I have a fire inside me that maybe could be a little less. I've gone through two marriages because I couldn't just be at peace and be at home and appreciate and enjoy my marriage or my life.
Oliver Stone was really great in encouraging me to read more international newspapers, to be more involved, to question things. He got me kind of passionate about global issues.
In Mr. & Mrs. Smith, Brad Pitt and I are a married couple, who have been together for a few years. I'm a little homemaker, and I'm totally psychotic about how I want the curtains and everything, and he's mowing the lawn, all that. And we're both in denial about there being anything wrong in the marriage and whose fault it is. We even argue about how long we've been married. One of us says five years; one of us says six. And then we realize, and the audience know it before we do, that we both have a secret. It's kind of a comedy. We spend most of the movie trying to kill each other.
I don't know how many movies I've done. I don't keep count.
Maddox is my little mate. We have long conversations. Before I got him, he was in an orphanage for seven months-seven months of other kids screaming and crying. He was living with kids who had AIDS and kids who had other diseases. I think in some weird way he feels an old unity with loudness and suffering kids and stuff. He's not used to being the only baby.
I can't get my son out of a plane. We landed the other day in New York, and the first thing he said was, "More, Mama!"
I want to take Madd to see one of my movies, but I have to pick the right one. It's tough. I think he might cry if he sees me. Either I'm the bad girl ro I'm killed or I'm a mess emotionally or I step on a mine.
I do believe I have to concentrate on my son. That's why I have lovers right now and not a boyfriend. I don't want my son to start calling somebody Daddy unless that person's gonna stay.
I have mainly two very close lovers. Wonderful men. I've been married so much in my life, I never really had lovers. So it's been a kind of fun time. Hopefully the men are enjoying it as well.
I don't think there's a man who is my lover who doesn't feel empowered.
Men are part of my life now, but not the defining element.
Having the economic freedom to make your own decisions is defining.
I don't do anything. I don't hang out with friends. I don't shop. It dawned on my the other day: I don't have any friends that I don't work with. I'm aware of that.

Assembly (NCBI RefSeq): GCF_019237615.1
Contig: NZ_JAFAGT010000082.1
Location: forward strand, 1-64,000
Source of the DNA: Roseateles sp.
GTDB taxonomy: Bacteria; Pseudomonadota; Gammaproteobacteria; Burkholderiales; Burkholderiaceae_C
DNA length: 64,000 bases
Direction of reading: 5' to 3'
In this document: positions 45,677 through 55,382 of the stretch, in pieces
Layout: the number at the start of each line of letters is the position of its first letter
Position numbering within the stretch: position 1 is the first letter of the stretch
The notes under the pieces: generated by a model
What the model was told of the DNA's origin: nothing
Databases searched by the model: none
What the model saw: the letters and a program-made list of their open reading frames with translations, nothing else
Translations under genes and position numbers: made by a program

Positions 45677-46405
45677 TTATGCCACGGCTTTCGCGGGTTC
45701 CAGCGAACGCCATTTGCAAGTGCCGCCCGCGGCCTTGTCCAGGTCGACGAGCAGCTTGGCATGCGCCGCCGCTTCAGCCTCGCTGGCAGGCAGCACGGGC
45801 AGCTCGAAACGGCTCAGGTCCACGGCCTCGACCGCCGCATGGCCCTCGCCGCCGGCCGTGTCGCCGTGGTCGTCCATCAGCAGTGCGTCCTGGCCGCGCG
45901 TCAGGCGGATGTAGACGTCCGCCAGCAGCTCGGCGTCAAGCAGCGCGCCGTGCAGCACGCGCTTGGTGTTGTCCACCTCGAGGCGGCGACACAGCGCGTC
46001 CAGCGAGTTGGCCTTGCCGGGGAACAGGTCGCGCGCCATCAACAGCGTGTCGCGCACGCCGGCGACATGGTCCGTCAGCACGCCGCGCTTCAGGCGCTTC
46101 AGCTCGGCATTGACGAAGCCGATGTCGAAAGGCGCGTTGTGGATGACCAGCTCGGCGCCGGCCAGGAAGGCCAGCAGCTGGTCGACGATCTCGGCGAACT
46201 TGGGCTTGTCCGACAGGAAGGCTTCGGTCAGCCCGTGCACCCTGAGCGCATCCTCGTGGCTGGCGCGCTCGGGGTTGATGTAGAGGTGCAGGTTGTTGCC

The tattoos, the blood, cutting myself-it's all very much who I am.
In the world I'd like to live in, we could all discuss those things. Instead, it gets turned int o prurient headlines.
In years past, I was just being myself. I was just sharing it more with people. Now I don't feel like being constantly misinterpreted. Why share something it it's just gonna be used for shock value?
I guarantee you, my life is much more wild and free and headline worthy today than it was when I was in all the headlines.
Was I really on herion? Turn off the tape.
If you ask people what they've always wanted to do, most people haven't done it. That breaks my heart.
The first time I got married, I was young. I knew I wanted to be married and wanted to be his wife, and I wanted to know marriage, not just a boyfriend-girlfriend- thing. And it was a great experience; it enriched both of our lives. But we knew in the sense that we were so damaged.
Billy and I were jsut so similar in the sense that we were so damaged by smiliar things and so wild in similar ways and so sensitive in similar ways.
The thing about Billy is he's genuinely eccentric; he's genuinely who he is. We will be great friends forever.
No. I don't think I'll be getting married again anytime soon.
JFK Jr. wasn't rated for the weather conditions he was flying in. That wasn't just an accident. He shouldn't have gone up in those conditions. I don't know exactly what happened that day, but maybe that smarter thing would have been to say to your family. "Hey, we're not gonna make it. We have to turn around."
I'm more careful about my flying than I've been about anything.
For awhile there I started to experiment a little with g forces; I got a little g-force happy. I did it with Madd in the plane the other day. And his little face turned red and he couldn't stop laughing.
The English: They migth be repressed, but they're good in bed.
I had a little window tattoo for awhile, which is now covered by the huge tiger on my back.The tiger was done by a monk. There's also a lot of ancient Buddhist script. I told him about the projects I was doing in Asia and what my intensions were for raising my son as a Buddhist. And I kind of gave him a point on my back not to go higher than. I just kind of trusted him.He spent an hour and a half working freehand. Part of it was intense pain. My lower spine, that really hurt. I had no idea what he was doing back there.
The window was this weird box, a tiny box, low on my back. Because ever since I was a kid, I used to stare out windows. I always wanted to go somewhere else. Wherever I was- I'd be married, I'd be on my wedding day, or I'd, you know, just had sex with my husband or just finished a shot in a movie or whatever it was-I'd always stare out the window and just think, There's got to be something else. Now the window's mostly covered by the tiger. Now, fortunately, I went through the window. I traveled there and lived there, which is something I never thought I'd be able to do. Now I stare at the sky thinking about flying.
My mom and I have always been close. People don't know that because they're always writing about my father. She's a great lady. Catholic schoolgirl. Very sweet. Almost the polar opposite of me as a woman and yet so supportive of everything wild and sexual and free, because she also lived through the sixities. She grew up very proper but hung out on Sunset Strip. So she's got a neat balance.
Flying is looking up at the sky and seeing roads.
That's a new thing with motherhood: the whole getting to know the mothers. Part of me wants to avoid it, and part of me wants to become president of the PTA.
I had to get a good-conduct clearance recently, a certificate of good conduct. And I thought, Oh, God.
Copyright © by Angelina: Wuthering Jolie All Right Reserved.